They also argue the NPPF should keep the current definition of affordable housing (a cost low enough for households to afford in the context of local incomes and local house prices) rather than define it as housing where eligibility is determined with regard to local incomes and house prices. 

These are crucial points and would be welcome improvements to the final document. Getting the NPPF right does not amount to the vindication claimed by the Telegraph.

However, the problem is that the government’s approach to planning in general and its speedy scrapping of the old Labour system in particular only ever made sense it it could get a new system in place quickly. That now looks less likely - and so does the prospect of more new homes any time soon. 

 

Readers' comments (9)

  • F451

    The original depiction of Shapps and Pickles as Laurel and Hardy could not be made more apt than in the mess they have created of the planning system.

    By scrapping what existed without any idea or strategy for a replacement - and now, after 18 months of government, still unable to impliment a replacement, the true scale of their blundering incompetence is beginning to cost the taxpayer and the national interest dearly.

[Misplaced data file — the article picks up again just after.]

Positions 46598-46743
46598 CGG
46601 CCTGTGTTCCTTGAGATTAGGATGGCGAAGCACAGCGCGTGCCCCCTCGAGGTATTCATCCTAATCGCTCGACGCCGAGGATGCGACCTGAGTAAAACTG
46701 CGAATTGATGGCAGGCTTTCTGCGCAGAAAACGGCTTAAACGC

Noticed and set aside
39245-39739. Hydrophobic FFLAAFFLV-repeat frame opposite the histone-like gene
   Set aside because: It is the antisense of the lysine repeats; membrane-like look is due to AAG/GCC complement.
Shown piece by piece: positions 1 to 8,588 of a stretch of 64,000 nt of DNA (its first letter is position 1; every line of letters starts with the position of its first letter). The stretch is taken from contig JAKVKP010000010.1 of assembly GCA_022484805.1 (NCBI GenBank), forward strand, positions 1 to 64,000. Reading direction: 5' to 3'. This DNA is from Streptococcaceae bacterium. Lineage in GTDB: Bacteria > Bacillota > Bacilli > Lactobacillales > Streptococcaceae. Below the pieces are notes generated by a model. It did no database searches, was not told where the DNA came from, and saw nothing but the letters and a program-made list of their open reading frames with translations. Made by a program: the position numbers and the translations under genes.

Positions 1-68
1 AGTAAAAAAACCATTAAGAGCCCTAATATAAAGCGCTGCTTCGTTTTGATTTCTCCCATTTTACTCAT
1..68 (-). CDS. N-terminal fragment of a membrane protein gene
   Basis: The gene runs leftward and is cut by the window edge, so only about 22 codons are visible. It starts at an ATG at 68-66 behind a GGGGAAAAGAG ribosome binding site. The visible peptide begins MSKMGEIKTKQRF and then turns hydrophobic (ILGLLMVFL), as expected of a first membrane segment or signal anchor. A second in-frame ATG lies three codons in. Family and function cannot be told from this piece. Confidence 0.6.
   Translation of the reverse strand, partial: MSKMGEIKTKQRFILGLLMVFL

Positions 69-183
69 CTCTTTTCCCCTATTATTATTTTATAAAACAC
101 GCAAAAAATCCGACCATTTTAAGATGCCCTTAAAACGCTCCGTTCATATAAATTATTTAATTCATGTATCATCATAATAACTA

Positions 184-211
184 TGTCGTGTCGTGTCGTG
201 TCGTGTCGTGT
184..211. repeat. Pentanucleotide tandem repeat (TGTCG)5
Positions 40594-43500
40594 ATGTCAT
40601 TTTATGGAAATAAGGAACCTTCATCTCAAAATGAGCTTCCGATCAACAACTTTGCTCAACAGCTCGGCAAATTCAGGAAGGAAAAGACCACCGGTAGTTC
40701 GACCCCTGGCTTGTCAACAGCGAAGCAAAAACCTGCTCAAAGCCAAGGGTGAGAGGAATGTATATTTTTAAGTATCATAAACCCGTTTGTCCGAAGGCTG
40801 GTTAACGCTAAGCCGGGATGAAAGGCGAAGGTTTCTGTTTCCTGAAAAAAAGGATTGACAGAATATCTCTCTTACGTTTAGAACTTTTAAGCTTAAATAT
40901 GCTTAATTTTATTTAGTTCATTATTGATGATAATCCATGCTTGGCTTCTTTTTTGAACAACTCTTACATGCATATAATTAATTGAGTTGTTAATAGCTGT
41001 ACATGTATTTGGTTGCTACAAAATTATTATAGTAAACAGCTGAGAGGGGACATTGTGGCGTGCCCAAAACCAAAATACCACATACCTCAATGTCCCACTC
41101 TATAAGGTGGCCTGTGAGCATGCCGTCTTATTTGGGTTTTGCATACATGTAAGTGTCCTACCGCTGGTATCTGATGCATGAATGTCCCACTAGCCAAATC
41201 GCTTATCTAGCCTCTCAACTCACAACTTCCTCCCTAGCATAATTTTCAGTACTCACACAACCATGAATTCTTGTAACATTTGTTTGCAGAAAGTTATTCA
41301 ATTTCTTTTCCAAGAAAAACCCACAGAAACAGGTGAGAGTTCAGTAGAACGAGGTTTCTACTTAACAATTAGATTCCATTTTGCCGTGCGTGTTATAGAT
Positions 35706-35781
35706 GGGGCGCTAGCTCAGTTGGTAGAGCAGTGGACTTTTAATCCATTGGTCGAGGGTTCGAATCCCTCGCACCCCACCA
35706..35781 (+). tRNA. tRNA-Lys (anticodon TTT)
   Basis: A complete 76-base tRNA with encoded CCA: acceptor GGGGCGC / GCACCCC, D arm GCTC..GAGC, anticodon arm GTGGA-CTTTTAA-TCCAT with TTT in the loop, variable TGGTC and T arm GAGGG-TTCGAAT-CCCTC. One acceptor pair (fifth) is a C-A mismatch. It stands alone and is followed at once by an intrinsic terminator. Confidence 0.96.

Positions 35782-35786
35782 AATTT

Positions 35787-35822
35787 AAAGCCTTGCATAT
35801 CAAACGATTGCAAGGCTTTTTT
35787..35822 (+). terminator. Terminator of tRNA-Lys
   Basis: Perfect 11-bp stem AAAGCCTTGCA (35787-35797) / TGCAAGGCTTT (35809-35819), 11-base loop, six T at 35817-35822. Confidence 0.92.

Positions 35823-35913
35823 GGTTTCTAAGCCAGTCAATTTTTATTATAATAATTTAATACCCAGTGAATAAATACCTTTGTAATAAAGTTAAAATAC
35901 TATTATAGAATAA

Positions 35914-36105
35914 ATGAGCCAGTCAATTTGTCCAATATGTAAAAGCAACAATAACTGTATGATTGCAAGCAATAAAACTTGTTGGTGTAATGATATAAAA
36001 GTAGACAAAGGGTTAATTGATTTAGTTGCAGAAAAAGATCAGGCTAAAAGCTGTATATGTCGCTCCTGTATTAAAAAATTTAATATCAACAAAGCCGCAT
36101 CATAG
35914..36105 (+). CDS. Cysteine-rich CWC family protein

In any other sector these bumbling fools would be sacked - yet we have a paralysed Prime Minister who's favoured negotiation technique is to run off with the ball and hide. If he will not face the responsibilities of leadership and replace his failed Ministers and their little pets then he must give the people the opportunity to do so for him.

    It is time for both Pickles and Shapps to stand aside and allow someone with the comptence to impliment policy for positive change rather than scrap, cut, and bluster instead.

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  • Rick Campbell